Fars News is claiming that Iran has obtained four S-300 surface-to-air missiles despite Russia's refusal to deliver them to Tehran. The agency claims two came from Belarus and two from an unspecified source.
There has been no immediate official confirmation of the report.
Russia signed a contract in 2007 to sell S-300 missiles to Iran, but has delayed delivery amidst its manoeuvring between Tehran and Washington. The S-300 system can shoot down aircraft, cruise missiles, and ballistic missile warheads at a distance of more than 90 miles and altitudes of about 90,000 feet.
0815 GMT: Mousavi on Oppression in the Name of Islam. Green Voice of Freedom has a full summary of Mir Hossein Mousavi's speech, which we noted yesterday, to veterans of the Iran-Iraq War:
Tyranny and oppression are bad regardless of the circumstances and the time, regardless of whether it is during the Pahlavis [the dynasty of the Shahs] or the Islamic Republic. In fact, oppression under the Islamic Republic is worse because it is done in the name of Islam. Does Islam accept the violation of a human being or obtaining confessions from him by forcing his head down the toilet?
Mousavi's reference to forced confessions is drawn from the experience of Hamzeh Karami, who has written to the Supreme Leader about the abuse in prison (see 0635 GMT).
0800 GMT: Political Prisoner Watch. According to IRNA, Tehran Prosecutor General Abbas Jafari Doulatabadi met with 17 prisoners, some or all of whom are reportedly on hunger strike, and their families on Tuesday.
After hearing the concerns and demands, Doulatabadi reportedly ordered that families be allowed to meet with the detainees, denying that there had been any restrictions.
0645 GMT: Sanctions Watch. The Washington Post picks up on the US formal announcement of sanctions against 21 "front companies" for the Iranian Government, including firms in in Belarus, Germany, Italy, Japan, and Luxembourg.
An EA source points us to background on two of the sanctioned German companies: Breyeller Stahl Technology and IFIC Holding AG.
0635 GMT: The Campaign of the Political Prisoners. Yesterday, Josh Shahryar offered a sharp analysis of the impact of revelations by journalist Isa Saharkhiz, detained in Evin Prison, and former Vice President Mohammad Ali Abtahi, held for months after the election and forced to appear in a show trial.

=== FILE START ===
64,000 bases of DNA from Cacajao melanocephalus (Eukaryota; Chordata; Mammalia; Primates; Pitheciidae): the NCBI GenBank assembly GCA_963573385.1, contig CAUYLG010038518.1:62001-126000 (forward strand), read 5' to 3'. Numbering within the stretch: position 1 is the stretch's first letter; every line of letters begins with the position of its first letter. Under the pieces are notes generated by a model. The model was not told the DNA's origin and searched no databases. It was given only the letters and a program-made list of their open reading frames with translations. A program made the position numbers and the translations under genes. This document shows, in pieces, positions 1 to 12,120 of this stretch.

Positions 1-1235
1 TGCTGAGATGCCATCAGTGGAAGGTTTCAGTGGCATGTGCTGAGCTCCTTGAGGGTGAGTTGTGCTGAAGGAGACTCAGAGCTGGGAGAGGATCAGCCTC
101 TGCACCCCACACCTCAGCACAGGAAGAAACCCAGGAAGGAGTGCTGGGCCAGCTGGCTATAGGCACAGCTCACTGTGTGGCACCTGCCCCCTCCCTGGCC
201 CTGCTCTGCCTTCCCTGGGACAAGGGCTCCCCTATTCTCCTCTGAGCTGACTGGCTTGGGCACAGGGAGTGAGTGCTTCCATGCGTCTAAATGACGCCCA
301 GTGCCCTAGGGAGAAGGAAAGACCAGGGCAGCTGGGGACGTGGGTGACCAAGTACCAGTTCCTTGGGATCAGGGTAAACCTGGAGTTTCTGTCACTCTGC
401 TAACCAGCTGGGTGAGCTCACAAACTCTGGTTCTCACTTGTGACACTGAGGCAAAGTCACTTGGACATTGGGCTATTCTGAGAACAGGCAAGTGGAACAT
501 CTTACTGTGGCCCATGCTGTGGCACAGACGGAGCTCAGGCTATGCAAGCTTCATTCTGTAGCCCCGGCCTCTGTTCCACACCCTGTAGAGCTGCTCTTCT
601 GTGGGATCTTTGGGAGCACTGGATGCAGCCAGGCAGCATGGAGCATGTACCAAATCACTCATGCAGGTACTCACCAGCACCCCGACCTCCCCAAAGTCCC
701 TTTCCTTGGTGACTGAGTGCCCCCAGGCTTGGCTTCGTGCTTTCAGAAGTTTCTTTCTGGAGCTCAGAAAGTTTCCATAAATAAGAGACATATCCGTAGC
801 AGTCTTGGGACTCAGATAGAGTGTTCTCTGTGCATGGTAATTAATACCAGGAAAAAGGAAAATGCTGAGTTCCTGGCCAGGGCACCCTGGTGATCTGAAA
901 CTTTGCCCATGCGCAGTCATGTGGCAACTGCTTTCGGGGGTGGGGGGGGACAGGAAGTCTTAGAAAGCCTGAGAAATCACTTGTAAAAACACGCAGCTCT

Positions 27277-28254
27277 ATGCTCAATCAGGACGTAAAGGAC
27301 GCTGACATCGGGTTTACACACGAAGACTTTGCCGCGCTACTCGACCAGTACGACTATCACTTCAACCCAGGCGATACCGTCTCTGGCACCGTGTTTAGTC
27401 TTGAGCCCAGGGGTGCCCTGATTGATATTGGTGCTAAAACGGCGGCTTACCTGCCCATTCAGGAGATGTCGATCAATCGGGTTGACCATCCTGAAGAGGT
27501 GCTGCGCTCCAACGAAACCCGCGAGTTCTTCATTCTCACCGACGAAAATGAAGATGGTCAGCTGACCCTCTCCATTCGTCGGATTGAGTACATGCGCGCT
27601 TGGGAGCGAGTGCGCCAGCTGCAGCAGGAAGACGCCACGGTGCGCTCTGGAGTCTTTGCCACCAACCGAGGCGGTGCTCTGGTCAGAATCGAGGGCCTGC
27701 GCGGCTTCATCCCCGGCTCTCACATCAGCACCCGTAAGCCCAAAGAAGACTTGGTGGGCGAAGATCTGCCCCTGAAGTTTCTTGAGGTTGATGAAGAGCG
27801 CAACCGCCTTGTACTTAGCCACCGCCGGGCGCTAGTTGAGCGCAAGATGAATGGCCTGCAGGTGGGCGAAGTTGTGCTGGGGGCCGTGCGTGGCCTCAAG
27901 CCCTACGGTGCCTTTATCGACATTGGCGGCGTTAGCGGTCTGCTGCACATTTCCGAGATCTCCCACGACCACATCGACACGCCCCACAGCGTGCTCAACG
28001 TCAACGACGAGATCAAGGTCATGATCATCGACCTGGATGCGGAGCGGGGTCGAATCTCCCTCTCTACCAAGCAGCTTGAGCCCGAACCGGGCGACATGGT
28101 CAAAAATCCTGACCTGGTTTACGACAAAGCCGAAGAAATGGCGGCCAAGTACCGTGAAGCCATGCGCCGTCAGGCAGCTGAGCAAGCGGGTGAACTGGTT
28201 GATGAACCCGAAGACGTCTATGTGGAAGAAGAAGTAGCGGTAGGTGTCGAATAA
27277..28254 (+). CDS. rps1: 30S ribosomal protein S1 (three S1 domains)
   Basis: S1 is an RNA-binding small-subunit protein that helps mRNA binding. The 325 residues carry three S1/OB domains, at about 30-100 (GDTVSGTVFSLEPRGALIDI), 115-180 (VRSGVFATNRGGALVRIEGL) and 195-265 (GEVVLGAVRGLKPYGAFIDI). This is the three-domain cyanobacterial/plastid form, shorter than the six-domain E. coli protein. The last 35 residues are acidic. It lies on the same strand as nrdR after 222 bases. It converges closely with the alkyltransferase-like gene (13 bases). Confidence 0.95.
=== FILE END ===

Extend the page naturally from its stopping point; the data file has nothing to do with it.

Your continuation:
There's a significant sequel. Hamzeh Karami, the manager of the reformist Jomhouriat website and a senior official at Islamic Azad University, has written to the Supreme Leader of his treatment in detention: "They put my head in a dirty toilet 20 times to make me give a false confession. When I screamed "Ya Allah". they said, "We are your God today and will do to you whatever we want."
In the "confession" that he gave at the Tehran mass trial last August, Karami implicated Mehdi Hashemi, the son of Hashemi Rafsanjani, claiming that Hashemi had been involved in fraud and manipulation of the Presidential election.
0615 GMT: We open today with some political theatre from President Ahmadinejad (Drama? Comedy? Farce? You decide.):
We had noted yesterday that the President had criticised current United Nations sanctions, connecting them to the "cup of poison" that Ayatollah Khomeini had to drink when accepting the 1988 UN resolution for a cease-fire in the Iran-Iraq War. He had denounced Western media such as the BBC and CNN. But there's more....
According to Raja News, a fervent backer of the Government, Ahmadinejad told his audience at a conference on international broadcasting that the recent "spy swap" between Russia and the US affects Tehran. In the deal between Washington and Moscow, the released Russian agents will pose as nuclear scientists and accuse Iran of plans for a military capability.
Iranian sources claim that official media were so embarrassed that, except for Raja, they censored this section of the speech.
Meanwhile, Pedestrian has posted a clip of Ahmadinejad's speech on Monday to a conference of the Iranian diaspora, offering this interpretation: "The Iranian political libido is going berserk."